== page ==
June 19, 2020
Through its long-standing engagement with GLSEN, a national nonprofit dedicated to promoting and supporting LGBTQ+ inclusive schools, EducationCounsel has authored numerous amicus briefs along with Willkie Farr & Gallagher LLP on behalf of GLSEN, the National PTA, the American School Counselor Association, and the National Association of School Psychologists (referred to as “amici” below) in the U.S. Supreme Court and several federal circuit courts of appeal. EducationCounsel is a mission-based education consulting firm affiliated with Nelson Mullins that combines significant experience in policy, strategy, law, and advocacy to drive improvements in the U.S. education system.
While equitable access to school restrooms may seem unimportant and tangential to some, being able to use the restroom that matches his gender identity has been the plight of Gavin Grimm, and to an increasing number of transgender and gender non-conforming individuals, for many years. His journey continues with the Fourth Circuit Court of Appeals hearing oral arguments on his case late last month — for the second time.
Last year, EducationCounsel filed an amicus brief in the U.S. Court of Appeals for the Fourth Circuit on behalf of Gavin (Grimm v. Gloucester Country School Board). Gavin, who identifies as transgender, is a former student of Gloucester County Schools and has been fighting for relief from a policy that prevented him from using bathrooms and locker rooms that corresponded with his identity.
Grounded in substantial peer-reviewed research and the experience of school districts that have successfully provided inclusive environments and full facilities access to transgender and gender non-conforming students, the amici brief illustrates the consequential harms (affecting health, well-being, and success in school) that transgender and gender non-conforming peers suffer when not provided fully inclusive school environments.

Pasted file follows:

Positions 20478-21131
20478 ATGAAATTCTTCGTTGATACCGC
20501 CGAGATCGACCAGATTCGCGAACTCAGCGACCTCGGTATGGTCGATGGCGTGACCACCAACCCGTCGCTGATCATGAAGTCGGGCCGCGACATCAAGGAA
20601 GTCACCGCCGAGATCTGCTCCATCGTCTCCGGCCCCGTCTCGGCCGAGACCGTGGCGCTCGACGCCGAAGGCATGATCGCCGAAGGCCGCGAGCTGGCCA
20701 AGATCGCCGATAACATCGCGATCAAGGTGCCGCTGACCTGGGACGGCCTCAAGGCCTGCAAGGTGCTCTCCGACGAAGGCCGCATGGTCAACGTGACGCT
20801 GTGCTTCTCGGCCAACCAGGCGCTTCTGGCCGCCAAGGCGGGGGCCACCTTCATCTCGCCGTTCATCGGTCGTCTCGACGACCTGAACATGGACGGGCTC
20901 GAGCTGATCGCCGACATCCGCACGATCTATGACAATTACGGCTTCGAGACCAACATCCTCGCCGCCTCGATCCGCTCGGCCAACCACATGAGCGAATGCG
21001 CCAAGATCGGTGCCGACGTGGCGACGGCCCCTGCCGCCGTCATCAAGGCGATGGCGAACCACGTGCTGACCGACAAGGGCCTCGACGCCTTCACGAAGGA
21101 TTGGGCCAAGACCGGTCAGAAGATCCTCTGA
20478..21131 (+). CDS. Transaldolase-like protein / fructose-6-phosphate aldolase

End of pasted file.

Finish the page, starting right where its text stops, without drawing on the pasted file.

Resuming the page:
Gavin has been fighting for equal access since 2015, when he first filed suit against the Gloucester County School Board (G.G. v. Gloucester County School Board). Gavin’s case eventually made it to the U.S. Supreme Court in 2017, but the Court ultimately decided to not hear the case because of the current administration’s decision to rescind the Obama-era guidance on transgender and gender non-conforming students, which Gavin’s argument relied so heavily on. The Court remanded Gavin’s case back to the lower courts.
In early 2019, Gavin temporarily prevailed in his four-year fight for a safe, equitable, and affirming learning environment when the U.S. District Court for the Eastern District of Virginia ruled in Gavin’s favor and found that the Gloucester County School Board’s policy “discriminates against transgender students on the basis of their gender identity.” The Court found that the segregation of transgender students and their forced use of individual restrooms “undoubtedly harm[s]” students:
“Transgender students are singled out, subjected to discriminatory treatment, and excluded from spaces where similarly situated students are permitted to go.”
Gavin’s case continues, and his fight is far from over. But his bravery has sparked change around the country, with an increasing number of school districts adopting policies that are supportive, affirming, and inclusive for LGBTQ+ students — all grounded in medical, scientific, and education research and practice.
EducationCounsel has worked to support transgender students and the schools that support them in other cases, as well (see below). Through our relationship with GLSEN and its other national organizational partners, we continue to provide strategic, policy, and legal guidance through engagement with states, districts, and other partners to promote the adoption of inclusive and affirming policies.
Along with Nelson Mullins’s LGBTQ+ Ally and Affinity Group, we take pride in the opportunity to do so.
These materials have been prepared for informational purposes only and are not legal advice. This information is not intended to create, and receipt of it does not constitute, an attorney-client relationship. Internet subscribers and online readers should not act upon this information without seeking professional counsel.